At the International Conference on Population and Development (ICPD) that was held in Cairo in 1994, the international community agreed in paragraph 8.25 of the ICPD Programme of Action on a common position regarding abortion: “In no case should abortion be promoted as a method of family planning. All Governments and relevant intergovernmental and non-governmental organizations are urged to strengthen their commitment to women’s health, to deal with the health impact of unsafe abortion* as a major public health concern and to reduce the recourse to abortion through expanded and improved family planning services. Prevention of unwanted pregnancies must always be given the highest priority and all attempts should be made to eliminate the need for abortion. Women who have unwanted pregnancies should have ready access to reliable information and compassionate counselling. Any measures or changes related to abortion within the health system can only be determined at the national or local level according to the national legislative process. In circumstances in which abortion is not against the law, such abortion should be safe. In all cases women should have access to quality services for the management of complications arising from abortion. Post-abortion counselling, education and family planning services should be offered promptly which will also help to avoid repeat abortions.“ View Link…*Unsafe abortion is defined as “a procedure for terminating an unwanted pregnancy either by persons lacking necessary skills or in an environment lacking the minimal medical standards or both.“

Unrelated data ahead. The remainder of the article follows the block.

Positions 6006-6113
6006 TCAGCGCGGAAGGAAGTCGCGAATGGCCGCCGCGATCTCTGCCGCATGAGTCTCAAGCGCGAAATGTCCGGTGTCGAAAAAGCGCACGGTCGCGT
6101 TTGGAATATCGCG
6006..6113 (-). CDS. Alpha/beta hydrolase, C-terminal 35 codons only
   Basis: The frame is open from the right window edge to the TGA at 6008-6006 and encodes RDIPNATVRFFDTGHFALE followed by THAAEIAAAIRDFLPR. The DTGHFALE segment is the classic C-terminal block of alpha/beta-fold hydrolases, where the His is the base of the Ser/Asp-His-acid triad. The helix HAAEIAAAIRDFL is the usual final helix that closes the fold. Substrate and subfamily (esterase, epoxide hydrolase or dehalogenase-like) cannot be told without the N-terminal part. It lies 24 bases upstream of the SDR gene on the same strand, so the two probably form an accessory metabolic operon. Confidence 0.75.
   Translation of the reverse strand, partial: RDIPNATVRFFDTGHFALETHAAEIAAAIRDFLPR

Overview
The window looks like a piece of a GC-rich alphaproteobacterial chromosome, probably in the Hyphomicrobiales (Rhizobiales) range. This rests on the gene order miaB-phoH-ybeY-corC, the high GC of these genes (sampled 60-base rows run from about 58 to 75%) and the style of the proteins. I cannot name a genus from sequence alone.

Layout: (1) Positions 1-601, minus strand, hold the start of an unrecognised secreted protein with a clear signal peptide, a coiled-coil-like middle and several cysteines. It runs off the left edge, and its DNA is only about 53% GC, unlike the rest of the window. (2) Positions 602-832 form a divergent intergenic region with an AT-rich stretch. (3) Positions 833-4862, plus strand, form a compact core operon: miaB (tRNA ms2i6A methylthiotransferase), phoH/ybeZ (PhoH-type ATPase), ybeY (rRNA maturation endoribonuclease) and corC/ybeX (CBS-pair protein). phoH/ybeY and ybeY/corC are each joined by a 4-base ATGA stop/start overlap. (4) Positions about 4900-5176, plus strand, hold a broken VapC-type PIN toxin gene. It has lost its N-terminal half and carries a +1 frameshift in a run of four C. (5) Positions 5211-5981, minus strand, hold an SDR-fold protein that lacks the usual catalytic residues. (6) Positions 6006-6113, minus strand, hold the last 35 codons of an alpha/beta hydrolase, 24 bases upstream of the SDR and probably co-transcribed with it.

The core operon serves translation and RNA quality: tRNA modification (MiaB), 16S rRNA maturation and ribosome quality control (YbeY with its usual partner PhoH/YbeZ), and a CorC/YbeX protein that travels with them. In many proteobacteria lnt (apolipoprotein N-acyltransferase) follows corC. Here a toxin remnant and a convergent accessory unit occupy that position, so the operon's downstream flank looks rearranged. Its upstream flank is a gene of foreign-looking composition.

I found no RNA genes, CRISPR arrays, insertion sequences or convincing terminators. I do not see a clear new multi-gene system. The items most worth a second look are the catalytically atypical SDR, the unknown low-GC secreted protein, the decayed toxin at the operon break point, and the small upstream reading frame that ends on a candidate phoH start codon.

The Fourth World Conference on Women, Beijing in 1995, reaffirmed this agreement and recommended that countries “consider reviewing laws containing punitive measures against women who have undergone illegal abortions.” Coerced abortion is explicitly recognized as a violation of basic human rights and principles. View Link…
The UNFPA State of World Population reported:
“About 19 million of the estimated 45 million induced abortions performed annually are unsafe (done by untrained people in less-than-hygienic circumstances); nearly 70,000 women die as a result, representing 13 per cent of pregnancy-related deaths.”
“ICPD, in a groundbreaking consensus, called for all women to have access to treatment for abortion related complications, post-abortion counselling, education and family planning services, regardless of the legal status of abortion.”
“Post-abortion care is cost-effective, reduces repeat abortions and helps individuals meet their reproductive intentions. Many countries now recognize the contribution it can make to saving women’s lives. For example, Kenya’s 1997 reproductive health service guidelines state, The prompt treatment of post-abortion complications is an important part of health care that should be available at every district-level hospital.”
“Myanmar’s Department of Health integrated post abortion care and contraceptive services into existing health care at the township level. Midwives now make follow-up home visits to women with abortion related complications and provide family planning methods when requested.”